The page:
Ah the glorious hell that is pre-exam time. Your room has dirty clothes and garbage (mostly packaging from unhealthy snacks) strewn across the floor and every other flat surface — amidst, of course, the disorienting sea of paper that has come to be your life. You are probably missing those days when the pleasure of showering and having clean hair was taken for granted. Mornings melt into midnights and afternoons into dawn. As you look towards your curtained window and catch streaks of light that represent sunrise, your stomach growls as you realize that it’s been a while since you had anything besides instant noodles, milk and cereal. Fear reminds you of many “what ifs” and reduces any remaining hedonistic desires to dust. You sigh, your thoughts sinking into deep abstraction as you ponder the fundamental nature of “time.”
Of course, I’m not speaking from personal experience.
To further show that the sense of pain and panic you are currently experiencing is a ubiquitous phenomenon among undergrads, I’ve informally interviewed some very tired students on the St. George campus. For confidentiality’s sake, their names have been removed. After all, What’s in a name? That which we call stress / By any other name would feel as grim.
[Nov. 19, Biome Student Forum] “I have this dream every few weeks or so where I think I’m enrolled in a course but have never shown up to class, then I go to class one day and have no idea what the hell the professor is talking about, and even worse, I’ve missed a bunch of work or there is a huge project due the next day which is way beyond my capabilities.”
[Nov. 23, Robarts Library, 3rd-floor reading room, 9:50 p.m.] “I was sick but I had a midterm the next day so I had to pull an all-nighter. I stayed up till two in the morning, went to bed till four, then woke up to study until five, then slept from five to seven, studied till eight, slept from eight to nine, and then showered and went to my exam.”
[Nov. 24, Innis College, 3:10 a.m.] “I got a max of 20-something hours of sleep this entire week so far. I’m so tired that I don’t even feel tired anymore.”
[Nov. 24, Innis College Residence, 4:40 p.m.] “Oh my God, I was supposed to wake up at three o’clock to study for my term test that’s at 5 o’clock!”
[Nov. 25, outside of Gerstein Library, 3:10 p.m.] “So after my exam last Wednesday, I was so burned out and so tired, but I had to study for my other term test the day after, right? So I forced myself to go to Gerstein and somehow fell asleep as soon as I sat down. And when I woke up an hour later, everywhere on my body hurt because — ha ha —I had fallen asleep on one of those huge paper clip things and my face had this huge red mark and I was so disoriented for the longest time, like I didn’t know where I was. And um, on my notes there was this little puddle of drool.”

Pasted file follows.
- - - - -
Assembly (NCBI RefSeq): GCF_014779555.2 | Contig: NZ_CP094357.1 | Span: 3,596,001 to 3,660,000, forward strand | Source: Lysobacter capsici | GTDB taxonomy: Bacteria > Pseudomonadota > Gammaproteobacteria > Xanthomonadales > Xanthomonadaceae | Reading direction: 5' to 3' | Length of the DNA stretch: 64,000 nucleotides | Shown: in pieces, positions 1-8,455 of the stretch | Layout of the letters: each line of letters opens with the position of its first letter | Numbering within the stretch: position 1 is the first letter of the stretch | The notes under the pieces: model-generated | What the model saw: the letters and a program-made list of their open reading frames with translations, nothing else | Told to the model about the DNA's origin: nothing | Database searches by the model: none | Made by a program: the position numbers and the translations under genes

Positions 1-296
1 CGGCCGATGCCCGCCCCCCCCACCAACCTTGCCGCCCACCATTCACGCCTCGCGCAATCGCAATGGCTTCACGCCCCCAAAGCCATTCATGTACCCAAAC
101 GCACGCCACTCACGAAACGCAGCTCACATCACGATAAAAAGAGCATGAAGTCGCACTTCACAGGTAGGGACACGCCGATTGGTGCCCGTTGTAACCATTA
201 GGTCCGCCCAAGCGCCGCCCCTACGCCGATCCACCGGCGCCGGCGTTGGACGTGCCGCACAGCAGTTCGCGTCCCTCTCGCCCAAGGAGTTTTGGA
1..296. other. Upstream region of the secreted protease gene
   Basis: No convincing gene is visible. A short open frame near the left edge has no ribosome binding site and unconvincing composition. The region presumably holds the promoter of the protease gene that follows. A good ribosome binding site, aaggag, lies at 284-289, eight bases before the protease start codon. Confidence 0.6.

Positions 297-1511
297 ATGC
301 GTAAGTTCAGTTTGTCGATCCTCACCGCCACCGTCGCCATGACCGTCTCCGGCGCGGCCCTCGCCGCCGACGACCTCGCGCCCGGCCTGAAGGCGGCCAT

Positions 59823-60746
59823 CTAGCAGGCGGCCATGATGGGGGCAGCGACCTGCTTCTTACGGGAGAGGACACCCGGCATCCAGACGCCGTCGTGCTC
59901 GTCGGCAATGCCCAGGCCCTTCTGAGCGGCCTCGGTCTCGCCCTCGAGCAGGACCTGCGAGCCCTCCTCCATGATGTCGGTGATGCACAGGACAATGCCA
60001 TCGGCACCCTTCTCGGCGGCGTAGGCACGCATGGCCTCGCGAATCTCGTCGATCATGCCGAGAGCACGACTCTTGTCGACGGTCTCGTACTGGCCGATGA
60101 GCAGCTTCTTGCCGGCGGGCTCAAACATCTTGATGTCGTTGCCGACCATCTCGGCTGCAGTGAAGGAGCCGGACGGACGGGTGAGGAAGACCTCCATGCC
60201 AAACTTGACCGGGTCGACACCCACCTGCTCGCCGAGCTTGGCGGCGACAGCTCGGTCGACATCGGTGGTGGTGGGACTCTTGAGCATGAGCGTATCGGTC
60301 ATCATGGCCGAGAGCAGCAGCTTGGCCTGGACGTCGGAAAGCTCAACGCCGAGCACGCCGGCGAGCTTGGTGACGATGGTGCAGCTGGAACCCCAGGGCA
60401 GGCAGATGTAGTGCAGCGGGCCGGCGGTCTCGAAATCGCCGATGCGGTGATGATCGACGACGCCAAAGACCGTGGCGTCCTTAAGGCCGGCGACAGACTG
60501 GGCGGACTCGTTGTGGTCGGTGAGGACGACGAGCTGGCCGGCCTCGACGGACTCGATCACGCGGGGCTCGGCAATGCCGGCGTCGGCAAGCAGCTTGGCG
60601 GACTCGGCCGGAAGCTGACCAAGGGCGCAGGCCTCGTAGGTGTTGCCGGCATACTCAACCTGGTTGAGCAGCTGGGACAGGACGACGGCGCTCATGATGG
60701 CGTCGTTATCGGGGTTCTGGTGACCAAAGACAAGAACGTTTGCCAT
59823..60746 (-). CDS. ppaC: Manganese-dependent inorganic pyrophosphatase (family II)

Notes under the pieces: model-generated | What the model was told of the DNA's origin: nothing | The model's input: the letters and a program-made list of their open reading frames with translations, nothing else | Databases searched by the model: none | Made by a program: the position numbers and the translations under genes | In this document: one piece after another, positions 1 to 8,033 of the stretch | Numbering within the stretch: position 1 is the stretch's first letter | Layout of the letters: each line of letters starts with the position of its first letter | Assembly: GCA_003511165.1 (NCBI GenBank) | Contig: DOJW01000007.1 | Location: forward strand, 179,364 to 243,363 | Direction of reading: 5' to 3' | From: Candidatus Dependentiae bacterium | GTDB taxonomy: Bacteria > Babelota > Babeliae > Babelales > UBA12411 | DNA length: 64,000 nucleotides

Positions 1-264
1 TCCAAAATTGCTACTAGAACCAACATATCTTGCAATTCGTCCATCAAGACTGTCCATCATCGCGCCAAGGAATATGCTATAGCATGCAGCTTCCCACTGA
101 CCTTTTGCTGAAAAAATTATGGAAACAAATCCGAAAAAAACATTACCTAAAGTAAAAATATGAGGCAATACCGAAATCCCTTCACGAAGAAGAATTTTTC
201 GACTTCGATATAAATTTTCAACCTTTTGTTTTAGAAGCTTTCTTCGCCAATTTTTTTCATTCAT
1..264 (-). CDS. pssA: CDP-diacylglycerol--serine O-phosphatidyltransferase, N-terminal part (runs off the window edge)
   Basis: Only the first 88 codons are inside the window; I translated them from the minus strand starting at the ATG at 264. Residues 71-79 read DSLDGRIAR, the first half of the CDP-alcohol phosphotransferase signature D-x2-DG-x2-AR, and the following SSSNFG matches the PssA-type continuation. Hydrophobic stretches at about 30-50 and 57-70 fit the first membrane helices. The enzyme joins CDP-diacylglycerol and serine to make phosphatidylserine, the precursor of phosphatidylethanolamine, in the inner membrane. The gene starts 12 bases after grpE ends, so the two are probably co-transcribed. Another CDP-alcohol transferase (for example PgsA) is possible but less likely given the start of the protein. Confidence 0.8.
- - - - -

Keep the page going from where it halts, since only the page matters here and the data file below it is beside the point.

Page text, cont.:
[Nov. 25, Facebook status update, 8:00 p.m.] “effemeeeeeellllllleeeeeee”
Yep. I concur.
Thankfully, there is hope. There’s still quite some time before finals roll around: if you look solely at the number of hours between now and exam time, as we tend to do the day before a test or exam, time is in fact rather abundant. In addition, Arts and Science has added in a two-day study break starting this term, and honestly, any break is a good break!
The following will come off sounding very cliché, but don’t let yourself procrastinate (much)! A situation that might sound very familiar to us all is described by an anonymous poster on Biome:
For final exams that [are] worth a lot, I have such a difficult time studying for them. I don’t even know what it is, but maybe because they’re so important, I end up avoiding studying for them. I procrastinate like crazy as a result, despite knowing that I am going to do poorly if I keep it that way. I kept telling myself that I have to study, but I just cannot bring myself to do it. I know some of you would tell me that I am just lazy and that it is my fault. I tell myself the same thing too, and that’s what I would also say to others who have the same problem. But when you are actually experiencing it, getting yourself back to studying isn’t easy at all. I tell myself to get off Facebook, MSN, and whatever other distractors so many times. But as soon as I start studying, I start feeling hungry so I need to find something to eat. After I eat, I start getting distracted again and the cycle continues. It is really frustrating because one part of me wants to study, but the other part of me is preventing myself from doing so.